Survey Surfaces Recent Spike in Kubernetes Costs

A survey of 178 IT professionals that have deployed Kubernetes finds just over two-thirds of respondents (68%) have seen an uptick in Kubernetes costs, with an equal number either relying on monthly estimates (44%) or doing nothing to control those costs (24%).

More than half of respondents report they saw a 20% increase in Kubernetes-related spending in the last year. Only 12% report they have lowered Kubernetes expenses during the same time period, while 20% report they have been able to keep costs relatively constant. Only 10%, however, said their Kubernetes costs currently exceed $1,000,000 per month.

Conducted jointly by the Cloud Native Computing Foundation (CNCF) and the FinOps Foundation, both arms of the Linux Foundation, the survey finds three-quarters of respondents are running Kubernetes in a production environment, while 16% are using it in development, test or proof-of-concept (PoC) environments.

The survey finds almost half of respondents (44%) believe predicting cloud bills is very important. However, only 38% report that they can predict monthly bills within a 10% margin of error, while 21% do not or cannot predict their bills. Most Kubernetes-related spending is attributable to computing and memory resources (90%), the survey finds.

Only 13% of respondents say they track accurate showbacks, while 14% said they have a chargeback program in place. Among those monitoring costs, the most widely employed cloud cost tools are from Amazon Web Services (15%), Google (11%) and Microsoft (8%). The open source cost monitoring tool Kubecost is the most widely deployed across multiple platforms (13%), with 11% reporting they rely on homegrown tools.

J.R. Storment, executive director for the FinOps Foundation, says the primary focus is not to reduce spending but rather make sure resources are being used efficiently to enable engineers to build and deploy applications faster. As part of that effort, however, finance leaders are requiring organizations to better predict costs, especially in the wake of the economic downturn brought on by the COVID-19 pandemic, notes Storment.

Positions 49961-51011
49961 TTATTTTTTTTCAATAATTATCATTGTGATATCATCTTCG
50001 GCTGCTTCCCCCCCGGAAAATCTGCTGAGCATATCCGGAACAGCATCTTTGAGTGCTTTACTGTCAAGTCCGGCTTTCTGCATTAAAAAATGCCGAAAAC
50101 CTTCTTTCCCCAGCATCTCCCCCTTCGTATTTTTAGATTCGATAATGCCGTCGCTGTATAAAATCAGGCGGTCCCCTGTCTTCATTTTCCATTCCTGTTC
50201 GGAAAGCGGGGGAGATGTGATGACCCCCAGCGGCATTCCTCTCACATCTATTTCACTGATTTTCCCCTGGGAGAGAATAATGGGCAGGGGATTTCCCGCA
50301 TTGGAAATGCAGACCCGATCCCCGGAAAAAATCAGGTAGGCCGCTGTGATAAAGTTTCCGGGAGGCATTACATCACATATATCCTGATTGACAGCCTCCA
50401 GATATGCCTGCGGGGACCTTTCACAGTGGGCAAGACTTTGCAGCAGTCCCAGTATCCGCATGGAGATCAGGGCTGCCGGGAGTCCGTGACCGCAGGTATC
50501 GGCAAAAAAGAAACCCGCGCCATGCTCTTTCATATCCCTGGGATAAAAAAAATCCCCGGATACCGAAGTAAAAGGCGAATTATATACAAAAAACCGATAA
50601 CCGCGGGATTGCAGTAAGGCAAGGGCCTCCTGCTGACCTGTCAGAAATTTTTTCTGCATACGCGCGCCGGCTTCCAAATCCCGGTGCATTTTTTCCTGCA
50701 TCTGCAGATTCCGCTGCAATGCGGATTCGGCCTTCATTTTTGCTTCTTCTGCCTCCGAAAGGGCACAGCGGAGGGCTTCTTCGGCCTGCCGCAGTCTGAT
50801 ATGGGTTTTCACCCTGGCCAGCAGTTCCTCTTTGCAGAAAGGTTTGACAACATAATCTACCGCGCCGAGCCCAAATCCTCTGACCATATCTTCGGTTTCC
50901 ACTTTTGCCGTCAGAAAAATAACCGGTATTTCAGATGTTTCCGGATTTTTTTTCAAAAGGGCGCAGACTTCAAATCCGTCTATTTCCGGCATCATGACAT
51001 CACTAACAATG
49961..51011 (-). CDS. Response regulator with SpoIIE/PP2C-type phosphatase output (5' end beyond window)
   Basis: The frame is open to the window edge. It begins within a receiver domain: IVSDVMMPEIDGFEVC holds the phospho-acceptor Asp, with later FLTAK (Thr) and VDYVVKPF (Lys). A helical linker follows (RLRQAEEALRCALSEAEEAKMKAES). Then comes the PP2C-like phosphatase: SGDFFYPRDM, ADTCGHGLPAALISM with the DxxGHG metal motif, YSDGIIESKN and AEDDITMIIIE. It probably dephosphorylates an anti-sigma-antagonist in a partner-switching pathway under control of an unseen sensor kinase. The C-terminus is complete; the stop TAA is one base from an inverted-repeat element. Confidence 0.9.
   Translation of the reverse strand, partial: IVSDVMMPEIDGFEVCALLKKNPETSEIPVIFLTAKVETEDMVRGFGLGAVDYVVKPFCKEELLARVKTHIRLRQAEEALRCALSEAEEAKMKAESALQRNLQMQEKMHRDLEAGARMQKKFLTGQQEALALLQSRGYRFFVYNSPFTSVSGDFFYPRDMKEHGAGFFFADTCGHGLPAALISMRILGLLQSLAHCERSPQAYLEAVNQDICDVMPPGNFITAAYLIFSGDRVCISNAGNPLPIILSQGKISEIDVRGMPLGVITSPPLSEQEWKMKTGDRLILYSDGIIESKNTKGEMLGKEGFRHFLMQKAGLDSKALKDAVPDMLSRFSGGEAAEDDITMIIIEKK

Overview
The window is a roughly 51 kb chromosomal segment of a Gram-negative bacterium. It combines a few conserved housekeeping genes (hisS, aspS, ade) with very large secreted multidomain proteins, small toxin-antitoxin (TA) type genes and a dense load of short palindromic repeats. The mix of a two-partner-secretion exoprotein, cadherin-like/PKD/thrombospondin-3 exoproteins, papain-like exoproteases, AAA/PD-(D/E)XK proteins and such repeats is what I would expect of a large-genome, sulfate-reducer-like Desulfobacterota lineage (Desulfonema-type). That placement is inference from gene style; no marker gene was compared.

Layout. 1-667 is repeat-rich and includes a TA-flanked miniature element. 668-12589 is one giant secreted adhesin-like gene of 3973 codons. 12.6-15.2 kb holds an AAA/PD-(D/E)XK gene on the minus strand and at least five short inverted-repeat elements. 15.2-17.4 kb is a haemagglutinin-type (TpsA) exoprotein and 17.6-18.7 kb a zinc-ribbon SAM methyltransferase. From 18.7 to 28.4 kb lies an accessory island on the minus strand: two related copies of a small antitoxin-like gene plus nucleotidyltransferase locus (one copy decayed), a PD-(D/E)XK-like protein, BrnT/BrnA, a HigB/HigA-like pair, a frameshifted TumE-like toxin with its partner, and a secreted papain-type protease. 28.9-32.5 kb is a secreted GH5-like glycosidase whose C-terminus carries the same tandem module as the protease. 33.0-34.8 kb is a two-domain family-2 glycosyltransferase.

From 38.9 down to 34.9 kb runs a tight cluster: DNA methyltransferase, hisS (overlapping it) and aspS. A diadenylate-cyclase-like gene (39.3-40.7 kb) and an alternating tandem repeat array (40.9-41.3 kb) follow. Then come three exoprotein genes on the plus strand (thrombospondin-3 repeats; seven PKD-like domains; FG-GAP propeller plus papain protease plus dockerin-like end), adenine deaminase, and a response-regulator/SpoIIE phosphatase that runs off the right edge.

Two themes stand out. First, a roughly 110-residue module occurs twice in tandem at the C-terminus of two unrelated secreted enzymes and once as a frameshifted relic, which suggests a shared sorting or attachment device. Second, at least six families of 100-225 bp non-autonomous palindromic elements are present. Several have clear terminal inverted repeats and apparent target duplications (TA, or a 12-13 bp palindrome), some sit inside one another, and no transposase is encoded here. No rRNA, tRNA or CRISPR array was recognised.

As the overall economy slowly recovers, organizations are looking to maintain a level of financial rigor in terms of managing application development costs that often wasn’t present prior to the pandemic, adds Storment.

Ultimately, the goal should not be to discourage developers and engineers from innovating by limiting how much resources are consumed, notes Storment. Rather, organizations need to provide DevOps teams with more visibility and transparency to encourage optimal consumption of IT infrastructure resources, says Storment.

The challenge now is putting the guardrails in place that ensure there are no unpleasant surprises any time that Kubernetes bill comes due, adds Storment.

Kubernetes costs, of course, are a function of the rate at which cloud-native applications are being deployed on the platform. However, there are always going to be IT reactionary forces that resist migrating to any new platform. If the cost of managing Kubernetes clusters rises to a level that is perceived to be higher than legacy platforms, then resistance will stiffen regardless of how much more agile an organization becomes. The issue is finding a way to enable that agility in a way that isn’t perceived to be blowing the IT budget.

Mike Vizard

Mike Vizard is a seasoned IT journalist with over 25 years of experience. He also contributed to IT Business Edge, Channel Insider, Baseline and a variety of other IT titles. Previously, Vizard was the editorial director for Ziff-Davis Enterprise as well as Editor-in-Chief for CRN and InfoWorld.

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